Population Spatial Structure and Variability
Very little is known about the population structure of Western Grebes in Canada or throughout the rest of their range. Western Grebes from two breeding localities (Wabamun Lake, Alberta and Eagle Lake, California) and three wintering localities (coastal Washington, northern coastal California and southern coastal California) showed no genetic differentiation (Humple 2009). Although this study may be considered preliminary due to a small sample size (n=65) and low numbers of microsatellite loci (n=6), differentiation should have been detected if gene flow was low among these localities (Humple 2009). The overall Fst was not significantly different from 0 (Fst = 0.003, p = 0.32) and pairwise Fst values were very low for all localities, indicating relatively high levels of gene flow among the populations tested and/or recent population expansion (Humple 2009). Similarly, a study of mitochondrial DNA in Aechmophorus grebes from breeding sites across their range (California, Oregon, Utah, North Dakota, Minnesota, and Manitoba) found low population variation and no significant geographic structuring (Eichhorst 1994).
Lack of genetic differentiation does not necessarily imply absence of demographic structure in a population (Esler et al. 2006). Given that most Western Grebe breeding colonies are restricted to medium to large lakes with adequate populations of prey fish, their breeding distribution is naturally localized. However, location and size of Western Grebe colonies change, sometimes rapidly, indicating that breeding site fidelity is not absolute (Eichhorst 1994). Banding encounters provide some insight, but an assessment of demographic structure would require estimates of juvenile dispersal rates (or the inverse, natal philopatry) and adult site fidelity to both breeding and wintering sites, as well as knowledge of relevant behaviour, such as the timing of pair bond formation.
Conclusions about Western Grebe population structure and migratory connectivity based on banding data are limited, as few bands have been deployed (n=3052 on Aechmophorus grebes, as of 2008) and encounter rates are low (3.9%; Humple 2009). Between-season band recoveries (n = 46) have mostly been from birds banded during the breeding season in Manitoba and recovered on the Pacific coast. Sixty percent of these bands were recovered in coastal British Columbia/Washington and 23% in the San Francisco Bay area, showing that individuals from a relatively small part of the breeding range were widely distributed across the wintering range, but with some concentration in the northern part of the range (Figure 2 and Humple 2009). There is some evidence of fidelity to wintering sites, as bands that were deployed during winter and recovered in a subsequent winter (n = 7) have mostly been encountered in the same general area, except for one bird banded in the San Francisco Bay area that was recovered 2 years later in coastal Washington (Humple 2009). Between-year band encounters from the breeding season (n = 9) indicate that there is some dispersal between breeding areas. For example, two birds banded in Manitoba were later recovered in Alberta and Nevada (Humple 2009).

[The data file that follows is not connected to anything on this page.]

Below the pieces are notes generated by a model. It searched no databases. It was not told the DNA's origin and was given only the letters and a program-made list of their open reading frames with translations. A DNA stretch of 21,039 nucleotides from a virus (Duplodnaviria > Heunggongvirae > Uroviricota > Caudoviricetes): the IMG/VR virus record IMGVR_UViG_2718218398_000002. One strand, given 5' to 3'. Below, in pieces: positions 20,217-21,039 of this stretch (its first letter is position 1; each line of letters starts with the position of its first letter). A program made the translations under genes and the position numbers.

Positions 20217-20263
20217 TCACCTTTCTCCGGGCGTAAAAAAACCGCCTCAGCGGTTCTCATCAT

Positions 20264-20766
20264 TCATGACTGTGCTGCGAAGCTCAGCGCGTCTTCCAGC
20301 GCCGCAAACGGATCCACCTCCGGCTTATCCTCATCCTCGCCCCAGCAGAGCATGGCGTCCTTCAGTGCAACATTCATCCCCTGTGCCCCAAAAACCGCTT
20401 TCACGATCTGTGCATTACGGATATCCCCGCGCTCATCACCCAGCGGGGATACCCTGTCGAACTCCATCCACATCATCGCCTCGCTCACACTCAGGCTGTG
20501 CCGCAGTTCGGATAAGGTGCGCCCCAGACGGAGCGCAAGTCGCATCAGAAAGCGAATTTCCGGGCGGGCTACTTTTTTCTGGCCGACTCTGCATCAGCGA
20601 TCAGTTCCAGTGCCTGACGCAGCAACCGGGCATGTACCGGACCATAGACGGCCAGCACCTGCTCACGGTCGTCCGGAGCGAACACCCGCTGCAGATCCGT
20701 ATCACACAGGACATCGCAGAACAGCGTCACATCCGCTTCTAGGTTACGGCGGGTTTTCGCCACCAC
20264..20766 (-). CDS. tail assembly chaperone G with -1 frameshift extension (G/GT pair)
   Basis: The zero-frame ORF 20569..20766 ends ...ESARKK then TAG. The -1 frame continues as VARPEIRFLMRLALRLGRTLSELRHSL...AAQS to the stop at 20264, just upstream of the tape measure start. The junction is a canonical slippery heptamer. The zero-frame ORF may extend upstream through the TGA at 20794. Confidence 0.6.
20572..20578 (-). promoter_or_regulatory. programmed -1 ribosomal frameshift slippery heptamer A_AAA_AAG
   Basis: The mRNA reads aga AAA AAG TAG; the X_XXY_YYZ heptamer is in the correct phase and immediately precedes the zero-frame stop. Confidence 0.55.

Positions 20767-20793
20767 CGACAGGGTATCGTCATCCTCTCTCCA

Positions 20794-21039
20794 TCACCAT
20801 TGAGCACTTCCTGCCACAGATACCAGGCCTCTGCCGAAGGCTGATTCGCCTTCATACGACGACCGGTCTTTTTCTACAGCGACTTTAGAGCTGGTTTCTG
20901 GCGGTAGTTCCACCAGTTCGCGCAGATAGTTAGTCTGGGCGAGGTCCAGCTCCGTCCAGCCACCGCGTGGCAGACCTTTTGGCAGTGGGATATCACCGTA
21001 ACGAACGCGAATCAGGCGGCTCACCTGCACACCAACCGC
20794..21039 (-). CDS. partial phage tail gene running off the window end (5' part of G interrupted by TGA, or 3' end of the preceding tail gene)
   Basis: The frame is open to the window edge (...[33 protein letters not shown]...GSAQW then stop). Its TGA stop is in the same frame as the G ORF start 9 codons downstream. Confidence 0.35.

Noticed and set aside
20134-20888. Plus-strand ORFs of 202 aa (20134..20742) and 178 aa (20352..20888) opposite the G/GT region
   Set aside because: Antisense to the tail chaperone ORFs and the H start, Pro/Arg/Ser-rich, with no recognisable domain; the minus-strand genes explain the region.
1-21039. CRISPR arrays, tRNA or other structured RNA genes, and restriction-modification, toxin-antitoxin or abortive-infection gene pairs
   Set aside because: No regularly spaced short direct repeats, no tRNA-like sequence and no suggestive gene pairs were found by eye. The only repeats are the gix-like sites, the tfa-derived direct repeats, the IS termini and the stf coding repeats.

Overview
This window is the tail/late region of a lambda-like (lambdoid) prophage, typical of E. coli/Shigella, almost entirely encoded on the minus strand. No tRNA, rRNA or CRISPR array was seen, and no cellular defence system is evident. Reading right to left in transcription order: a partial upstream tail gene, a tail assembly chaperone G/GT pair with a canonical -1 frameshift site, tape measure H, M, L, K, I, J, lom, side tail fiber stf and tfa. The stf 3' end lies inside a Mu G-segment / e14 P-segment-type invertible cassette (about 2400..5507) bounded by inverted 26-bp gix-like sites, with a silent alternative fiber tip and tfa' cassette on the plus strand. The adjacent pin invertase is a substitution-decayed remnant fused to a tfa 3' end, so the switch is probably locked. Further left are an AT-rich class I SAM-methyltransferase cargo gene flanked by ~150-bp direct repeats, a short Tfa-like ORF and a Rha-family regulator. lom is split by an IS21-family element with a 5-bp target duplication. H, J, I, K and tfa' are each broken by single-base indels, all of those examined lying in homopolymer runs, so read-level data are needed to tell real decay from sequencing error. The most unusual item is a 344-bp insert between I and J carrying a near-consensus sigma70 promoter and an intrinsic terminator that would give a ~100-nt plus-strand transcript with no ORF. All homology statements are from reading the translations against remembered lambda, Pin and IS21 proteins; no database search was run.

There is no evidence for the existence of more than one designatable unit of the Western Grebe in Canada.
With its graceful appearance and elaborate courtship displays, the Western Grebe is a well-known and charismatic species. Its dependence on wetland breeding areas could make it an appealing flagship species for these important ecosystems. Colonial waterbirds may be effective bioindicators for wetland health and diversity as they are near the top of the aquatic food web (Weseloh 2011). Grebe species in general have been suggested as keystone bioindicators, particularly in western North America (O’Donnel and Fjeldsa 1997), and the Western Grebe specifically has been identified as a potential indicator species for the Boreal Plains ecozone (Weseloh 2011).
In the Salish Sea (Strait of Georgia, Juan de Fuca Strait and Puget Sound), numbers of several avian species of forage fish specialists have decreased, with Western Grebes showing the most dramatic declines (Bower 2009; Davidson et al. 2010). Whether this observed decline is due to a reduction in their overall numbers and/or a shift in their wintering range, Western Grebes may be useful indicators of forage fish abundance and availability.
Documented Aboriginal traditional knowledge for the Western Grebe is not available at this time.
The Western Grebe is endemic to North America (Figure 3). A. o. occidentalis breeds in southwestern Canada through the western United States into northern Baja California. A. o. ephemeralis is resident on the Mexican Plateau from Chihuahua to the Valley of Mexico (Storer and Nuechterlein 1992).
The Western Grebe (A. o. occidentalis) winters primarily on the Pacific coast of North America, from southern Alaska to Mexico (Figure 3). It also winters inland where open water is available, and in the southwestern interior of the United States its numbers are increasing (Wilson et al. 2013). There are casual records west to the Aleutians, north to southern Alaska and Yukon, and east to the New England coast, Florida, and southeastern Texas (Storer and Nuechterlein 1992).
Western Grebes are widely distributed, but highly local, in western Canada (Figure 3 and Appendix A). About 30% of the area of the global breeding range is in Canada (ASRD/ACA 2006). In British Columbia, the breeding distribution is restricted to south central interior areas of the province in the Montane Cordilleran ecozone. In Alberta, Saskatchewan and Manitoba, colonies are found mainly in the Prairies and Boreal Plains ecozones (Storer and Nuechterlein 1992; Weseloh 2011).